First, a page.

Recently I read a report or rather several reports that
identified 12 foods you should eat provided they are organic because the 12
foods the USDA 2011 list highlighted were loaded with pesticides.
Here is the list.
1. At the top of the 2011 dirty dozen list are Apples. (Apples ranked No. 2 in 2009
and No. 4 in 2010.) More than 40 different pesticides have been detected on
apples, because fungus and insect threats prompt farmers to spray various chemicals
on their orchards. Not surprisingly, pesticide residue is also found in apple
juice and apple sauce, making all apple products smart foods to buy organic.
I know you think that peeling apples will reduce exposure to
pesticide residue, but be aware that you're peeling away many of the fruit's
most beneficial nutrients when you do so!
When you can't find organic apples then try the safer
alternatives which include watermelon, bananas and tangerines.
2. Celery again made it onto the
dirty dozen list. It's a good one to commit to memory, since it doesn't fit the
three main categories of foods with the highest pesticide residue (tree fruits,
berries and leafy greens). USDA tests have found more than 60 different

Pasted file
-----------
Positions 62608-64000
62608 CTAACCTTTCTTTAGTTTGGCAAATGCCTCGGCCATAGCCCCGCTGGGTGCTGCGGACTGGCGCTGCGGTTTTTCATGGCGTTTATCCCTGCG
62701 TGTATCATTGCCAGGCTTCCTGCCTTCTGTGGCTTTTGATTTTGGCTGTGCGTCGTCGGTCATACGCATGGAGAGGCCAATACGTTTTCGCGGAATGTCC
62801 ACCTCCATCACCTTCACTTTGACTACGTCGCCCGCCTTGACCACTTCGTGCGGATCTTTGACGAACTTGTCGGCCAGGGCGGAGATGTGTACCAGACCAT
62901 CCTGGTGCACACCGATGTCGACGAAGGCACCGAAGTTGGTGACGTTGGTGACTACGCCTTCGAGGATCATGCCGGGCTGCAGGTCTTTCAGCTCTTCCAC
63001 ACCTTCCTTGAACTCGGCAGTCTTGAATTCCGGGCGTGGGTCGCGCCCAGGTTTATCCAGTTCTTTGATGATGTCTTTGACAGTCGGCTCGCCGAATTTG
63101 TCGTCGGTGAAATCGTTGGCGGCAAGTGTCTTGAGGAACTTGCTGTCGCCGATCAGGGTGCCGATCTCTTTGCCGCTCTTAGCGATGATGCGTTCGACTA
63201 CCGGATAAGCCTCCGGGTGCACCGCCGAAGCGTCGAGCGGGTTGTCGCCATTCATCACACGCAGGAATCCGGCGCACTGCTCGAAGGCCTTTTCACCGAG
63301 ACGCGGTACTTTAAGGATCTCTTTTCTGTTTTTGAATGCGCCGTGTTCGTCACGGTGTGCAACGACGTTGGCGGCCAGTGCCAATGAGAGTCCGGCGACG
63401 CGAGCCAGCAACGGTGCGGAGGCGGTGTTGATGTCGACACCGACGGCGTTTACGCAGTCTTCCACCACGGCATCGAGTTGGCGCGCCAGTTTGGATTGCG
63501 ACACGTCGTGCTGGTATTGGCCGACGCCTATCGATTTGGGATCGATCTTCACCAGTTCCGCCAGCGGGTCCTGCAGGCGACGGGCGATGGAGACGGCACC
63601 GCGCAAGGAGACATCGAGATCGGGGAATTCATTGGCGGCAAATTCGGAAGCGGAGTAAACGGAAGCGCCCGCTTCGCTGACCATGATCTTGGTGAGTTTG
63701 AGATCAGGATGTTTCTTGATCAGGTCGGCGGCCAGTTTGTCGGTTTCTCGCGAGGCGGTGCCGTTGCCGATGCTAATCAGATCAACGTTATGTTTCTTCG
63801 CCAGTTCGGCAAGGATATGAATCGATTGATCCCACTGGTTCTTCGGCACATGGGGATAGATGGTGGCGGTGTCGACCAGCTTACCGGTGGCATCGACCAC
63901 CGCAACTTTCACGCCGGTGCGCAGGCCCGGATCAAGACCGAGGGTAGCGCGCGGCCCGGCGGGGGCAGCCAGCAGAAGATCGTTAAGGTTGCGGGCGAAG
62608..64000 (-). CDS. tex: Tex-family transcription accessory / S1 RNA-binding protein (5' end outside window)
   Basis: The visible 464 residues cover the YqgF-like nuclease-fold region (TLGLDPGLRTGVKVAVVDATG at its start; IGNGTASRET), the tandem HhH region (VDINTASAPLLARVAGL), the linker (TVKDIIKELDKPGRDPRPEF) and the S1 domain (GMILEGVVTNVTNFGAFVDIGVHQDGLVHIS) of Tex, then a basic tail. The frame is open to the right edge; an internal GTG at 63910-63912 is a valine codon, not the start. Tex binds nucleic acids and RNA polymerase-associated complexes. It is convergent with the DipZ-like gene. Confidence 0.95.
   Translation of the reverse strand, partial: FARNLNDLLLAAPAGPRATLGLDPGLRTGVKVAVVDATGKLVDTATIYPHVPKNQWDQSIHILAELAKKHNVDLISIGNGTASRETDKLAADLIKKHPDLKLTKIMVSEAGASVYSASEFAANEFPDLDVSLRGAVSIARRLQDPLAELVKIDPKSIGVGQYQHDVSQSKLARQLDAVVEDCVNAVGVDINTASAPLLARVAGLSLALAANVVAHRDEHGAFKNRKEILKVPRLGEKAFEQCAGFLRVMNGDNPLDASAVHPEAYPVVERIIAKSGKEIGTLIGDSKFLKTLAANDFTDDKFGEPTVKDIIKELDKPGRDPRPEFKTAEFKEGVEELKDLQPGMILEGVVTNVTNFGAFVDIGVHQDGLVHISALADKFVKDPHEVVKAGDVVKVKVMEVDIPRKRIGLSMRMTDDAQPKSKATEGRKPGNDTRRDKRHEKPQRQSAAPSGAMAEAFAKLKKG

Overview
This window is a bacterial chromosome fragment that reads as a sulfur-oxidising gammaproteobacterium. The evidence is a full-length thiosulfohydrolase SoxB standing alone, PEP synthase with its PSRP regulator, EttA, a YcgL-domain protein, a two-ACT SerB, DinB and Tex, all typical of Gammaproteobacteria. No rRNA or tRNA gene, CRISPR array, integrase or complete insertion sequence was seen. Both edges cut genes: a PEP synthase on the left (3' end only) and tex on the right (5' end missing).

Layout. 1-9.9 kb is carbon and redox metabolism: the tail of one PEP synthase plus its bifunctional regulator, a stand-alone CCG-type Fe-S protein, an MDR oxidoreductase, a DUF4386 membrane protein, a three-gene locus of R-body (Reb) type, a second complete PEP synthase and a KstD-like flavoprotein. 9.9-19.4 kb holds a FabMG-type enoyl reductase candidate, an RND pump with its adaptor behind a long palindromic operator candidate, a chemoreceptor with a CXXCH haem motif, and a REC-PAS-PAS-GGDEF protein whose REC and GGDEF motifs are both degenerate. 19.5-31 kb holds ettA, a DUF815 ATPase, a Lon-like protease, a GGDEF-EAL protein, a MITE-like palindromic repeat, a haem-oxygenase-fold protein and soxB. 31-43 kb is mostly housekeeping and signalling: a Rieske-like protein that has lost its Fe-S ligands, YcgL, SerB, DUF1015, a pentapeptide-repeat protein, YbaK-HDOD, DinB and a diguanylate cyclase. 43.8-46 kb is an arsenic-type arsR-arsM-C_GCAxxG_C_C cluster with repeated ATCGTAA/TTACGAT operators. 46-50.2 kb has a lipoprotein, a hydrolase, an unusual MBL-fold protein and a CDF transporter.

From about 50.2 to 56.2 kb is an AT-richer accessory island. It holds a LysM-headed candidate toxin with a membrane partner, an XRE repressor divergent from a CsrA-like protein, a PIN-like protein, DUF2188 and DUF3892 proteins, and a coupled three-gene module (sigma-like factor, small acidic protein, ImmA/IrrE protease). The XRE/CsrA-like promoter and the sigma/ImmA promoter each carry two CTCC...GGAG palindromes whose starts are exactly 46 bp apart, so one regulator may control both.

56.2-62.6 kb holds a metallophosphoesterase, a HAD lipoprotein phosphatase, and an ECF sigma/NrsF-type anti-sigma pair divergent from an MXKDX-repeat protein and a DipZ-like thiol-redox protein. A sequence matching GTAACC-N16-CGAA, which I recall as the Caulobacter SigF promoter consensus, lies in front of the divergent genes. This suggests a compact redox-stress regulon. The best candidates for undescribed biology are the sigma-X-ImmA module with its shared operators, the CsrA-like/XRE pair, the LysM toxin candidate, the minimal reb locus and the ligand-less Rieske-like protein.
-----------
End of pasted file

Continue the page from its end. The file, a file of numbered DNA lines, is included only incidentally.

pesticides on celery. If you cannot find organic celery try safer alternatives
such as broccoli, radishes and onions.
3. Strawberries (my
favorite) are always on the list of dirty dozen foods, in part because fungus
prompts farmers to spray, and pesticide residue remains on berries sold at
market. Nearly 60 different pesticides have been found on strawberries, though
fewer are found on frozen strawberries. When you cannot find organic
strawberries try safer alternatives such as kiwi and pineapples.
though we hate to see it on the dirty dozen list it is always there. More than
60 pesticides have been found on peaches and nearly as many in single-serving
packs, but surprisingly far fewer in canned peaches. Try eating some safer
alternatives which include watermelon, tangerines, oranges and grapefruit.
5. Popeye would be appalled to find Spinach on the list since it is loaded with nearly 50 different
pesticides. While frozen spinach has nearly as many, canned has had fewer
6. For those of us who love Nectarines, they too are on the deadly dozen list, at least